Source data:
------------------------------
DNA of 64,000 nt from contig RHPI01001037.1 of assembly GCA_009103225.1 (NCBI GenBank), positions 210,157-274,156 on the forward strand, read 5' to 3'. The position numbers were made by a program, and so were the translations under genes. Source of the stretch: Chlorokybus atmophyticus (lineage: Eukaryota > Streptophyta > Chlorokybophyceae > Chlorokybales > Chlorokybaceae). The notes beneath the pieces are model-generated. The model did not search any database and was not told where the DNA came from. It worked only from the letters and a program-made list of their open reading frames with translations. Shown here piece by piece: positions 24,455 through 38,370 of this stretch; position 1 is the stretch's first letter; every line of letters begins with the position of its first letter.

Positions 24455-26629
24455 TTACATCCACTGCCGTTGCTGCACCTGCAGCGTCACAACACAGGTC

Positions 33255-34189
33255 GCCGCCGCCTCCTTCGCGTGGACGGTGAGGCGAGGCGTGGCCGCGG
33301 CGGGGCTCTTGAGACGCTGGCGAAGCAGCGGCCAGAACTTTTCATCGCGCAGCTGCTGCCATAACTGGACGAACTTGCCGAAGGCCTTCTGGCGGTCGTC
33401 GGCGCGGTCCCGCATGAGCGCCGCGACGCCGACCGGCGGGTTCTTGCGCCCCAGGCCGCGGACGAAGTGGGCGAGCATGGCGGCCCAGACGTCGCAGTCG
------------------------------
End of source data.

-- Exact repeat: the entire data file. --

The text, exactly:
DNA of 64,000 nt from contig RHPI01001037.1 of assembly GCA_009103225.1 (NCBI GenBank), positions 210,157-274,156 on the forward strand, read 5' to 3'. The position numbers were made by a program, and so were the translations under genes. Source of the stretch: Chlorokybus atmophyticus (lineage: Eukaryota > Streptophyta > Chlorokybophyceae > Chlorokybales > Chlorokybaceae). The notes beneath the pieces are model-generated. The model did not search any database and was not told where the DNA came from. It worked only from the letters and a program-made list of their open reading frames with translations. Shown here piece by piece: positions 24,455 through 38,370 of this stretch; position 1 is the stretch's first letter; every line of letters begins with the position of its first letter.

Positions 24455-26629
24455 TTACATCCACTGCCGTTGCTGCACCTGCAGCGTCACAACACAGGTC

Positions 33255-34189
33255 GCCGCCGCCTCCTTCGCGTGGACGGTGAGGCGAGGCGTGGCCGCGG
33301 CGGGGCTCTTGAGACGCTGGCGAAGCAGCGGCCAGAACTTTTCATCGCGCAGCTGCTGCCATAACTGGACGAACTTGCCGAAGGCCTTCTGGCGGTCGTC
33401 GGCGCGGTCCCGCATGAGCGCCGCGACGCCGACCGGCGGGTTCTTGCGCCCCAGGCCGCGGACGAAGTGGGCGAGCATGGCGGCCCAGACGTCGCAGTCG